The short answer is: No, you don’t need a lawyer when you do a property transaction.
Everything about conveyancing is spelt out in the National Land Code 1965, Stamp Act 1949, Housing Development (Control and Licensing) Act 1966, Strata Titles Act 1985, Banking and Financial Institutions Act 1989, and a few other statutes related to buying and selling of properties. Let us not forget Contract Act 1950, lest you will not be able to draft a proper Sale & Purchase Agreement for the transaction of a property in the secondary market.
There are also those who make a living by doing all the work a conveyancing lawyer does. In some parts of Malaysia, not even that far off from the Klang Valley, I know of these runners. They make a living out of helping people to register their registration documents at the land office. All for a fee, of course. They even have a Bahasa Malaysia term for this service which is called potong nama (canceling of names).
These runners charge way below the market price unlike lawyers who are bound by the Legal Profession Act 1974 when it comes to such conveyancing matters. Conveyancing lawyers are also subject to a set of fees they cannot divert from when they charge their clients.
I have helped a few of my clients who hired these so-called runners but later found problems in the matter they have entrusted these runners with however.
You can also get some help understanding the laws involved by checking out my books 40 Questions You Should Ask Your Lawyer Before Buying A Residential Property in Malaysiaand 40 More Questions You Should Ask Your Lawyer Before Buying A Residential Property in Malaysia.
I have been told that my books have revealed secrets held for so long by lawyers. A friend, who is a lawyer, told me about one of his clients who brought my book to him and used it as a reference to counter what my lawyer friend had advised.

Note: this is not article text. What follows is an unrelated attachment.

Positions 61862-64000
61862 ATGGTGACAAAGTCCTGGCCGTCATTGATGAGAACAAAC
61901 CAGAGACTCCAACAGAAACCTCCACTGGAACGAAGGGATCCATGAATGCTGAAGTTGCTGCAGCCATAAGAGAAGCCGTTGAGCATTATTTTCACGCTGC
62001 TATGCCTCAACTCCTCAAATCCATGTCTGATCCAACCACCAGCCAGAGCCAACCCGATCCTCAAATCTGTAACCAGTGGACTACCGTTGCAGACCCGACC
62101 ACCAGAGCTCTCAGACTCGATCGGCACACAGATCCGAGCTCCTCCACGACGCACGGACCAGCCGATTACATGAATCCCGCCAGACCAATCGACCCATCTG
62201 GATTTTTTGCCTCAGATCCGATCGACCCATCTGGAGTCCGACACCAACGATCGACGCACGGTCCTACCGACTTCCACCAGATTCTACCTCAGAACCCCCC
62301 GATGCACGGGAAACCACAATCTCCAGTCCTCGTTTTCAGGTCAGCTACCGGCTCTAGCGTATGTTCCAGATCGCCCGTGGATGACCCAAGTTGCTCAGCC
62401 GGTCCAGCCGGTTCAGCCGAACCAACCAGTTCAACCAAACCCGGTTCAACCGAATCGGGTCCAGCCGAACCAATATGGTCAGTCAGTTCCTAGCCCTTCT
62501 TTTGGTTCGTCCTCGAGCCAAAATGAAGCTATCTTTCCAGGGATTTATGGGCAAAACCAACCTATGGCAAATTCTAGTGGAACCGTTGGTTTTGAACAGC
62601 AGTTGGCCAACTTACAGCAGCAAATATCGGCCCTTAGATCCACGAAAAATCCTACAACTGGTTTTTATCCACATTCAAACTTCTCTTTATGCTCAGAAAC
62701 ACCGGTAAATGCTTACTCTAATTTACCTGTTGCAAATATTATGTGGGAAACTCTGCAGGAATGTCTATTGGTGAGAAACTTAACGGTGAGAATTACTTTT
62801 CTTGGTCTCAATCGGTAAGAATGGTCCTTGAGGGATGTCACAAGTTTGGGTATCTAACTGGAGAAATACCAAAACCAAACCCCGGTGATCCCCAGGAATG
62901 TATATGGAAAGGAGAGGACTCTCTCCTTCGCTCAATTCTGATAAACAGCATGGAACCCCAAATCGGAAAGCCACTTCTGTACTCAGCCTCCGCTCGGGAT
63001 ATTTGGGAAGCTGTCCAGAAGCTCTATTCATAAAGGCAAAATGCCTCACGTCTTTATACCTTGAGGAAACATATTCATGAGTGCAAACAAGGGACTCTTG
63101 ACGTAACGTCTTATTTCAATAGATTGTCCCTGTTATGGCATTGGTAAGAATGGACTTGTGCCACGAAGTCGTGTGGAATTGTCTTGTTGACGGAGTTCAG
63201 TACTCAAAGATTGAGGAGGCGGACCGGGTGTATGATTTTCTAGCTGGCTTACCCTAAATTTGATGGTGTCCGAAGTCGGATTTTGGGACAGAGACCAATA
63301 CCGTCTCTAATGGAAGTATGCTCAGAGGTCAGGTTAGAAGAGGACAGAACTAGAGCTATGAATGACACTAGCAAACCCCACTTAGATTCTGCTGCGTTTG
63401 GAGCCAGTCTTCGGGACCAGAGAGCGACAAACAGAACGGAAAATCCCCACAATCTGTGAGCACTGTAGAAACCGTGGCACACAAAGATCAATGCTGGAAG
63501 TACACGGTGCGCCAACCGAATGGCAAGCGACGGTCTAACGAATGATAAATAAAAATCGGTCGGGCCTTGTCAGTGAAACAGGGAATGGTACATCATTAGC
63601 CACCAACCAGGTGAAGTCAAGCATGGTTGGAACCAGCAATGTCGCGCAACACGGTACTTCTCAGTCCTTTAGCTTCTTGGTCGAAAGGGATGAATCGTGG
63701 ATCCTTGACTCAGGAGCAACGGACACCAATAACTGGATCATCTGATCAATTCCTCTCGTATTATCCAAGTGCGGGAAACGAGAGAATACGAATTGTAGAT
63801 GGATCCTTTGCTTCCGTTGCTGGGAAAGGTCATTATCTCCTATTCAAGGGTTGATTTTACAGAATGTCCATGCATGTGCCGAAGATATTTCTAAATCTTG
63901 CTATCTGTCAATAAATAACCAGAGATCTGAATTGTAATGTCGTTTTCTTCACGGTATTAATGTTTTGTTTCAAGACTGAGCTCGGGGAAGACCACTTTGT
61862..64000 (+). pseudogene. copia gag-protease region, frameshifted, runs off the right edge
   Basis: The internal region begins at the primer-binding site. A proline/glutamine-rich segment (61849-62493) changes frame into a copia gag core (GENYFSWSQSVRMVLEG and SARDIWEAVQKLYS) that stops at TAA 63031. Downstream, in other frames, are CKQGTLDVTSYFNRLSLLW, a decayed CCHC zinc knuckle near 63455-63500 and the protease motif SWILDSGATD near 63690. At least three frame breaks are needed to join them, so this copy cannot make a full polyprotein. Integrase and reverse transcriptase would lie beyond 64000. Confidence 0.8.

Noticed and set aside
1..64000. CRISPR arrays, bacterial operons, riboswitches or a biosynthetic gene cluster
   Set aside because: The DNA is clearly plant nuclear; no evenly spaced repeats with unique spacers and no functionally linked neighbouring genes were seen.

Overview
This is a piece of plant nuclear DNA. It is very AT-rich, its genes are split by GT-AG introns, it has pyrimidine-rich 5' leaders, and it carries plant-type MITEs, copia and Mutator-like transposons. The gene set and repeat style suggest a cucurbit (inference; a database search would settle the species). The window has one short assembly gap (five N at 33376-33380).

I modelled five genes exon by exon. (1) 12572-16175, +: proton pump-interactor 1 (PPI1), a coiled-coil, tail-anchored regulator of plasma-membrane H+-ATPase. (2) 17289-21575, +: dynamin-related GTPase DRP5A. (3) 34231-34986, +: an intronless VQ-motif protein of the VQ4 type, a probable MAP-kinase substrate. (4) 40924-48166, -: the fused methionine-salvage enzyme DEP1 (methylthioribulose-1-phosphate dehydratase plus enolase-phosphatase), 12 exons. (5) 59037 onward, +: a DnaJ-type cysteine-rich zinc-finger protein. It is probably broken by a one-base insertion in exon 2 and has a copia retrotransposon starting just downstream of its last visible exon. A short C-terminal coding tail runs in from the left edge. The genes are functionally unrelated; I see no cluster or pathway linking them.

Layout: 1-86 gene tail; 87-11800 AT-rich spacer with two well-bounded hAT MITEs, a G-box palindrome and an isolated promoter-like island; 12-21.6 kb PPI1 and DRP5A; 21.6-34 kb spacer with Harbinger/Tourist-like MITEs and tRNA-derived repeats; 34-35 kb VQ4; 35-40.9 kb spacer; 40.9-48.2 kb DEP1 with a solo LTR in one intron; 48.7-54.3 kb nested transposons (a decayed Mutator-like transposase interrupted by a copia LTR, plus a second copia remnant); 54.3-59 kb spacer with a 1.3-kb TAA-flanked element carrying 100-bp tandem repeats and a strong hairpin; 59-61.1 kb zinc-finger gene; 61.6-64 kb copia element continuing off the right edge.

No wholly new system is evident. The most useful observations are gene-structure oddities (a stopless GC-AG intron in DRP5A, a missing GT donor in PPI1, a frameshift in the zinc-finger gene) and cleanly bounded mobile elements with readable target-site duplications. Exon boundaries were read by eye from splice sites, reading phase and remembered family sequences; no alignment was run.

Unluckily for the client, my lawyer friend was one of the persons who gave a testimonial for my book. The client finally agreed to take my friend’s advice as he was impressed with my lawyer friend as someone who gave a testimony for one of my books.
The point here is anyone can learn how to do conveyancing on his or her own. You need the basic knowledge and voila! You are set to fill up forms, file them, pay up the requisite fees and make sure everything is in order.
Unlike runners, however, lawyers endeavour to ensure you have the best protection under the law in your transaction. A lawyer needs to weigh all the worst case scenarios when he is advising a client.
A lawyer has to understand and justify each clause of the agreement so that they will not be questioned in a court of law. This is true even for the so-called ‘standard’ Sale & Purchase Agreement found in the schedules of Housing Development (Control and Licensing) Act 1966.
To compare, in an internet world full with knowledge and knowhow, people still need a doctor when it comes to treating a disease. There are self-appointed armchair doctors who try to diagnose and treat their own maladies. Some may find that this method works and some may not be so lucky. Some will finally acknowledge they need a real doctor in treating their ailments.
There is no hard science in drafting sale & purchase agreements or performing the tasks set out by these agreements as terms and conditions in it are not empirical in nature.
Clients are also protected by indemnity insurance if any claim of negligence or unsatisfactory work is filed and found to be justified.
A lawyer is also subject to disciplinary action by the Malaysian Bar, the body governing lawyers in West Malaysia or Sabah Law Association or Advocates’ Association of Sarawak for breach of any rules by lawyers in Sabah or Sarawak, respectively.
That is why, in answering the question I set out to answer in the first place, ultimately, it helps to have a lawyer in property transaction but choose a good one to get your money’s worth.
Khairul Anuar bin Shaharudin is a lawyer and author of books related to property law. He can be found on his Facebook page www.Facebook.com/AskTheLawyer.